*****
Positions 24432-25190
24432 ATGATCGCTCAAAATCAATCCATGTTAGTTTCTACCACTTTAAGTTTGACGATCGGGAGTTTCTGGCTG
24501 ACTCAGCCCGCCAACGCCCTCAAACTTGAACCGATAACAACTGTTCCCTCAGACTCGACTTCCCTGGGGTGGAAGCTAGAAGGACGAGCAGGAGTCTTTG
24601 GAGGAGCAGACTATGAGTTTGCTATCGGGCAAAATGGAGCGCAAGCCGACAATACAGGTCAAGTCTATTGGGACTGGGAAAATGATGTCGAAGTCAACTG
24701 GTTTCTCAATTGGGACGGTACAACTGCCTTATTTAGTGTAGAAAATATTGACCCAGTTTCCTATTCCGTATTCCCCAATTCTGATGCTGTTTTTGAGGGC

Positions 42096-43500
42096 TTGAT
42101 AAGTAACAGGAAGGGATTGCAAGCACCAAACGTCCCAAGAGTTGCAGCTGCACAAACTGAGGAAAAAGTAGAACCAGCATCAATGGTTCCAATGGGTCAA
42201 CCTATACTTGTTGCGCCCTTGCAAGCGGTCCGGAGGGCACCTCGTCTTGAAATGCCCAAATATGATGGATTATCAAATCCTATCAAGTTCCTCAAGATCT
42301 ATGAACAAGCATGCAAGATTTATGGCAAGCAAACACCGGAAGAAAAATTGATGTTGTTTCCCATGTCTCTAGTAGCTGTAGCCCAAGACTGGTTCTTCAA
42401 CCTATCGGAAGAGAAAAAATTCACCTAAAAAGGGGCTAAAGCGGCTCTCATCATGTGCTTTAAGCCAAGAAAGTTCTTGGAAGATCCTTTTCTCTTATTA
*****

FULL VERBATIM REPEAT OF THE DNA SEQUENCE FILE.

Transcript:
Positions 24432-25190
24432 ATGATCGCTCAAAATCAATCCATGTTAGTTTCTACCACTTTAAGTTTGACGATCGGGAGTTTCTGGCTG
24501 ACTCAGCCCGCCAACGCCCTCAAACTTGAACCGATAACAACTGTTCCCTCAGACTCGACTTCCCTGGGGTGGAAGCTAGAAGGACGAGCAGGAGTCTTTG
24601 GAGGAGCAGACTATGAGTTTGCTATCGGGCAAAATGGAGCGCAAGCCGACAATACAGGTCAAGTCTATTGGGACTGGGAAAATGATGTCGAAGTCAACTG
24701 GTTTCTCAATTGGGACGGTACAACTGCCTTATTTAGTGTAGAAAATATTGACCCAGTTTCCTATTCCGTATTCCCCAATTCTGATGCTGTTTTTGAGGGC

Positions 42096-43500
42096 TTGAT
42101 AAGTAACAGGAAGGGATTGCAAGCACCAAACGTCCCAAGAGTTGCAGCTGCACAAACTGAGGAAAAAGTAGAACCAGCATCAATGGTTCCAATGGGTCAA
42201 CCTATACTTGTTGCGCCCTTGCAAGCGGTCCGGAGGGCACCTCGTCTTGAAATGCCCAAATATGATGGATTATCAAATCCTATCAAGTTCCTCAAGATCT
42301 ATGAACAAGCATGCAAGATTTATGGCAAGCAAACACCGGAAGAAAAATTGATGTTGTTTCCCATGTCTCTAGTAGCTGTAGCCCAAGACTGGTTCTTCAA
42401 CCTATCGGAAGAGAAAAAATTCACCTAAAAAGGGGCTAAAGCGGCTCTCATCATGTGCTTTAAGCCAAGAAAGTTCTTGGAAGATCCTTTTCTCTTATTA